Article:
Overview of MPLS Forwarding

In MPLS enabled networks, packets are forwarded based on labels. These labels might correspond to IP destination addresses or to other parameters, such as QoS classes and source address. Labels are generated per router (and in some cases, per interface on a router) and bear local significance to the router generating them. Routers assign labels to define paths called Label Switched Paths (LSP) between endpoints. Because of this, only the routers on the edge of the MPLS network perform a routing lookup.

Figure 1-2 illustrates the same network as depicted in Figure 1-1 with MPLS forwarding where route table lookups are performed only by MPLS edge border routers, R1 and R4. The routers in MPLS network R1, R2, and R3 propagate updates for network via an IGP routing protocol just like in traditional IP networks, assuming no filters or summarizations are not configured. This leads to the creation of an IP forwarding table. Also, because the links connecting the routers are MPLS enabled, they assign local labels for destination and propagate them upstream to their directly connected peers using a label distribution protocol; for example, R1 assigns a local label L1 and propagates it to the upstream neighbor R2. R2 and R3 similarly assign labels and propagate the same to upstream neighbors R3 and R4, respectively. Consequently, as illustrated in Figure 1-2, the routers now maintain a label forwarding table to enable labeled packet forwarding in addition to the IP routing table. The concept of upstream and downstream is explained in greater detail in the section "MPLS Terminology."

Figure 1-2. Forwarding in the MPLS Domain

As shown in Figure 1-2, the following process takes place in the data forwarding path from R4 to R1:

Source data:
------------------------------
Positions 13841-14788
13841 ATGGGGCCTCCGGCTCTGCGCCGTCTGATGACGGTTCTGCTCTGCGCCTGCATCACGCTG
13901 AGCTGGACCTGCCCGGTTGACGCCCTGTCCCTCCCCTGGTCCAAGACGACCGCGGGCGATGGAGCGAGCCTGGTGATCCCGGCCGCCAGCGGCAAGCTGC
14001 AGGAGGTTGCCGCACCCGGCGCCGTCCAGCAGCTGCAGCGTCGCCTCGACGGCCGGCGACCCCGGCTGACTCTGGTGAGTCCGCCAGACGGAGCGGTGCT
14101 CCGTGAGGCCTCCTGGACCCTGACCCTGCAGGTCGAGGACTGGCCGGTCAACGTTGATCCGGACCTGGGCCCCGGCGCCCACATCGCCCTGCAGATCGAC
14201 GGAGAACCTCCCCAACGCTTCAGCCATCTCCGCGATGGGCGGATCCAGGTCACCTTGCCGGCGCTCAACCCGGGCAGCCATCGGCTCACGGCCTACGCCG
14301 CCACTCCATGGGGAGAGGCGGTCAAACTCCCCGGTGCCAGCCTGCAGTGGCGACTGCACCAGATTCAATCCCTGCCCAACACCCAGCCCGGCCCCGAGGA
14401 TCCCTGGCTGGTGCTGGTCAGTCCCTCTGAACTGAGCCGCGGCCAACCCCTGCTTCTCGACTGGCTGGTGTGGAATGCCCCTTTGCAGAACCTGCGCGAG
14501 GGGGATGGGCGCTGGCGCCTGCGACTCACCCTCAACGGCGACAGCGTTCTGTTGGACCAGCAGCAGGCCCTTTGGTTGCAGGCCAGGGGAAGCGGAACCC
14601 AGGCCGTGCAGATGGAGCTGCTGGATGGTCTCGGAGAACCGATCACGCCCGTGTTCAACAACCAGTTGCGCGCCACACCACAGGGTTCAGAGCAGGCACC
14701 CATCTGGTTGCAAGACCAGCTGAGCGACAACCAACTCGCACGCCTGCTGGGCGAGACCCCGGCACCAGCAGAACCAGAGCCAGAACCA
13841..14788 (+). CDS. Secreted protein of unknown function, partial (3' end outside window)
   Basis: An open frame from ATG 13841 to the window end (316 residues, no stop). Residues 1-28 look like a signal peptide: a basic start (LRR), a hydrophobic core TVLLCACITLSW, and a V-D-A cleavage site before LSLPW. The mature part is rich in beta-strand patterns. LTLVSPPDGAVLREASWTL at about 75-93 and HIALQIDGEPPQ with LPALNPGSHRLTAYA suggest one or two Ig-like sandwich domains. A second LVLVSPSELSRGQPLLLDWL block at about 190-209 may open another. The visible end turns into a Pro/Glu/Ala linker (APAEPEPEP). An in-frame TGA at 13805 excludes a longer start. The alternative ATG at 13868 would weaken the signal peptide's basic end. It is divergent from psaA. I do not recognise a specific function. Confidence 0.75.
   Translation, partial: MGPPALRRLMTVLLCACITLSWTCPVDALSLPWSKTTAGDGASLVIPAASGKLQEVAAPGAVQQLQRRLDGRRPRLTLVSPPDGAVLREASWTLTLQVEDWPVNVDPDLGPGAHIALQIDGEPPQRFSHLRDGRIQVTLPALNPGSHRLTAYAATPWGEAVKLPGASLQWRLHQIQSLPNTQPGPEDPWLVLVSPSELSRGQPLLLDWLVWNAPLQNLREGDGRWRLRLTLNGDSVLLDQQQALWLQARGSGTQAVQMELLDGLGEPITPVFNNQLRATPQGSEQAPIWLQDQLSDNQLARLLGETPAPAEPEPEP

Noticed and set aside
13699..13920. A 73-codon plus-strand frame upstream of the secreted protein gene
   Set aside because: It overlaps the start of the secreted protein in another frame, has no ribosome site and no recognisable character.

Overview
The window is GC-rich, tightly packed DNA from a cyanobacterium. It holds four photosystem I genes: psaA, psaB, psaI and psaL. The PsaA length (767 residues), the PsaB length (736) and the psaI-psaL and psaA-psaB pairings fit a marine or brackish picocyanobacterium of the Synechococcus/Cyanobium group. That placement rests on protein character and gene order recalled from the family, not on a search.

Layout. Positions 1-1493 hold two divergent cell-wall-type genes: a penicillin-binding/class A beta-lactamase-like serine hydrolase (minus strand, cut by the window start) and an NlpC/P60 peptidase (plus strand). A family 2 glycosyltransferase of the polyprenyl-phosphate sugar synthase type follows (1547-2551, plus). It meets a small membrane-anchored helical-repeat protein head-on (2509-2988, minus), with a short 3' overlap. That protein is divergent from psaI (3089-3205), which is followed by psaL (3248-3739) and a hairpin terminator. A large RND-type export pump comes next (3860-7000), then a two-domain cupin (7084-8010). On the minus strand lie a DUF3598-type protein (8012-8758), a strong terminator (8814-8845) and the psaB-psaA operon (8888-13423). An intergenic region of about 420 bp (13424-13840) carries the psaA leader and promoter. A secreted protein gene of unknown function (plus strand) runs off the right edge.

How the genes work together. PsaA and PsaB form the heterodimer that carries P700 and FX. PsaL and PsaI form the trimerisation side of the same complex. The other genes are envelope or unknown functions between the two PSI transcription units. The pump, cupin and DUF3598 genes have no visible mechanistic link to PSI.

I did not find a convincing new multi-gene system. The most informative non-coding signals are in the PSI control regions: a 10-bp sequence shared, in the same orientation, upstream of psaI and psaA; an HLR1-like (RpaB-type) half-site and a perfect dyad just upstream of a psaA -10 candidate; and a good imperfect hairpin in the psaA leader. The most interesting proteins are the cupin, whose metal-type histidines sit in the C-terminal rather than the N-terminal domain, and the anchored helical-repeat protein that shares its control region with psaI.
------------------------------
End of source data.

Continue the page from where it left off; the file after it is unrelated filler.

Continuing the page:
R4 receives a data packet for network and identifies that the path to the destination is MPLS enabled. Therefore, R4 forwards the packet to next-hop Router R3 after applying a label L3 (from downstream Router R3) on the packet and forwards the labeled packet to R3.


R3 receives the labeled packet with label L3 and swaps the label L3 with L2 and forwards the packet to R2.


R2 receives the labeled packet with label L2 and swaps the label L2 with L1 and forwards the packet to R1.


R1 is the border router between the IP and MPLS domains; therefore, R1 removes the labels on the data packet and forwards the IP packet to destination network

Architectural Blocks of MPLS

MPLS functionality on Cisco devices is divided into two main architectural blocks:

  • Control plane – Performs functions related to identifying reachability to destination prefixes. Therefore, the control plane contains all the Layer 3 routing information, as well as the processes within, to exchange reachability information for a specific Layer 3 prefix. Common examples of control plane functions are routing protocol information exchange like in OSPF and BGP. Hence, IP routing information exchange is a control plane function. In addition, all protocol functions that are responsible for the exchange of labels between neighboring routers function in the control plane as in label distribution protocols (explained in detail in section "LDP Session Establishment").
  • Data plane – Performs the functions relating to forwarding data packets. These packets can be either Layer 3 IP packets or labeled IP packets. The information in the data plane, such as label values, are derived from the control plane. Information exchange between neighboring routers creates mappings of IP destination prefixes to labels in the control plane, which is used to forward data plane labeled packets.

Figure 1-3 depicts the control plane and data plane functions.

Figure 1-3. Control Plane and Data Plane on a Router

MPLS Configuration on Cisco IOS Software
MPLS Configuration on Cisco IOS Software
ISBN: 1587051990
EAN: 2147483647
Year: 2006
Pages: 130
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